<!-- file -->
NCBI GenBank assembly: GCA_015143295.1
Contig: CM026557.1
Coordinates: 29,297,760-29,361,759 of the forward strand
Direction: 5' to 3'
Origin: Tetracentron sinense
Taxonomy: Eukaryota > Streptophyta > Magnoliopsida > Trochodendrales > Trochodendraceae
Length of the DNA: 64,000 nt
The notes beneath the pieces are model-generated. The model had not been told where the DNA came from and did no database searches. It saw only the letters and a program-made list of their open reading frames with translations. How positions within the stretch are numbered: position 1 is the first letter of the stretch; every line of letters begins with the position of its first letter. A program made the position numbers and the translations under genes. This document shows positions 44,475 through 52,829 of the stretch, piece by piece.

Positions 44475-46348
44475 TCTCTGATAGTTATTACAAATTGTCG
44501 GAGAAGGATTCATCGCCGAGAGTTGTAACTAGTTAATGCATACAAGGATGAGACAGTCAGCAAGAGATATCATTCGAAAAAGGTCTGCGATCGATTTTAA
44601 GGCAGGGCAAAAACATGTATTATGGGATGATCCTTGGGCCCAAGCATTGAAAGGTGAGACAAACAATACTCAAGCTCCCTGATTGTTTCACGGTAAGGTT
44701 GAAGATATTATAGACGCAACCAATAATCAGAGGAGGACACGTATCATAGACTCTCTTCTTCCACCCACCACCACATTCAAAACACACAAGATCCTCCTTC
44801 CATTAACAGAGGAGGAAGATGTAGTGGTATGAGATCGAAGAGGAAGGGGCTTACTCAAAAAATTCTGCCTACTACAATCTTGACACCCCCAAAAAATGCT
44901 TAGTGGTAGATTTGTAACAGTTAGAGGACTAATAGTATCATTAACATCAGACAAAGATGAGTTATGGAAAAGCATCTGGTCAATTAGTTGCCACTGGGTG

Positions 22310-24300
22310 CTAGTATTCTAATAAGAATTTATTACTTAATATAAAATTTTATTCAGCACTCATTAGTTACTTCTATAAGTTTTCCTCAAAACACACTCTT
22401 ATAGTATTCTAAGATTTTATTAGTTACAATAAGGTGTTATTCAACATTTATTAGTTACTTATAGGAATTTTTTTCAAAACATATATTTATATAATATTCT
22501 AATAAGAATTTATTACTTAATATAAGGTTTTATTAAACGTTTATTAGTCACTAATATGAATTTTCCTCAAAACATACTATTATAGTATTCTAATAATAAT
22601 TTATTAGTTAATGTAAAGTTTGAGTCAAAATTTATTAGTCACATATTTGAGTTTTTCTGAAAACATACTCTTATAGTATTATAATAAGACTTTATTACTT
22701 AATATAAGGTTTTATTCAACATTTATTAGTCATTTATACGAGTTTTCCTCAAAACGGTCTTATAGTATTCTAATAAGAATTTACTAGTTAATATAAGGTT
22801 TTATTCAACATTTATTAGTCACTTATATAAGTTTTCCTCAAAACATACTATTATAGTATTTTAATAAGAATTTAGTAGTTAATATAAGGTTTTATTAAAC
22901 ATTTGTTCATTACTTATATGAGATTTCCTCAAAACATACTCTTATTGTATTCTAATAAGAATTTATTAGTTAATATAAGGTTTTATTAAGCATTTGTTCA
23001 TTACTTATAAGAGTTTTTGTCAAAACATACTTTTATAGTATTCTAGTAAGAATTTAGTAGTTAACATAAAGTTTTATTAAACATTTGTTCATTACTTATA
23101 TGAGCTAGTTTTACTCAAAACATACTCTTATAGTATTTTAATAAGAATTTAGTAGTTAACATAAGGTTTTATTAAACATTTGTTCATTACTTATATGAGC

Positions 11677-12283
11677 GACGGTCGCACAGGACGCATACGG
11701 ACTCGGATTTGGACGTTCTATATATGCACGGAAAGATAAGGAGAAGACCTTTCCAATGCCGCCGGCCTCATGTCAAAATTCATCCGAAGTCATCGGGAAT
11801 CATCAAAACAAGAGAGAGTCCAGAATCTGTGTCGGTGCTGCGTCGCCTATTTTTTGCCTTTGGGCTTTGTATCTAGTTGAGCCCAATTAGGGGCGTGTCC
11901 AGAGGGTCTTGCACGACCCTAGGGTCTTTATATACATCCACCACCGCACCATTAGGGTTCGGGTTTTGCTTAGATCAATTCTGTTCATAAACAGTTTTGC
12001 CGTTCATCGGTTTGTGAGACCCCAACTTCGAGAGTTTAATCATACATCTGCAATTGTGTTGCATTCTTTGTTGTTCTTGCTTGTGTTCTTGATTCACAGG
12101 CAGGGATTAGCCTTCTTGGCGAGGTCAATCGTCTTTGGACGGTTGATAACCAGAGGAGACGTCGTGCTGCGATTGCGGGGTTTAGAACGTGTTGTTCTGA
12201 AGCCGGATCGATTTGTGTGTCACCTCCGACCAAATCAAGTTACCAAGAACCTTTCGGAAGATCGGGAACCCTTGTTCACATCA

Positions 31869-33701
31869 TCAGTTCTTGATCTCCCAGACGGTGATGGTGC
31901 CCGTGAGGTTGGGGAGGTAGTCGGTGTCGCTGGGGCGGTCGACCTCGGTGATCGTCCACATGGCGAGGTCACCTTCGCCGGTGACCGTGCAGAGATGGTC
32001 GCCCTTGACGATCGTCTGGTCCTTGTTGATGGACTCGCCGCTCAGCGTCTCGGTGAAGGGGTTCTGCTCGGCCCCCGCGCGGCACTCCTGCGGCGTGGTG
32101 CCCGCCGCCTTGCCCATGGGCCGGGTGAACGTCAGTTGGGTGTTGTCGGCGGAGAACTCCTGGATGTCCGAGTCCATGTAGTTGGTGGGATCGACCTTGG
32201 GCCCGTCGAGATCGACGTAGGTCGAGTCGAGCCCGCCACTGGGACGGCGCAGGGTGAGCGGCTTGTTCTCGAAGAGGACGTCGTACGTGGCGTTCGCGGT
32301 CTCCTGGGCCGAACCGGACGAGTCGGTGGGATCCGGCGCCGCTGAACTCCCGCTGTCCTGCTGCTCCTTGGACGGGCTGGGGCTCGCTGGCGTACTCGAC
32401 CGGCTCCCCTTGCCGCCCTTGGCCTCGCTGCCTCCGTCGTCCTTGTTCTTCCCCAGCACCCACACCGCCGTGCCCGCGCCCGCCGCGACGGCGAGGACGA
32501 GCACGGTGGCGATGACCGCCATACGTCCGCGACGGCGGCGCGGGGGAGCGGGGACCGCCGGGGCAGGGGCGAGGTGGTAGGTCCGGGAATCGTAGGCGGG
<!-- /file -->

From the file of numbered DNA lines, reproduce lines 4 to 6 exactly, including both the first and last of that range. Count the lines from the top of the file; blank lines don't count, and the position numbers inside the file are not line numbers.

Direction: 5' to 3'
Origin: Tetracentron sinense
Taxonomy: Eukaryota > Streptophyta > Magnoliopsida > Trochodendrales > Trochodendraceae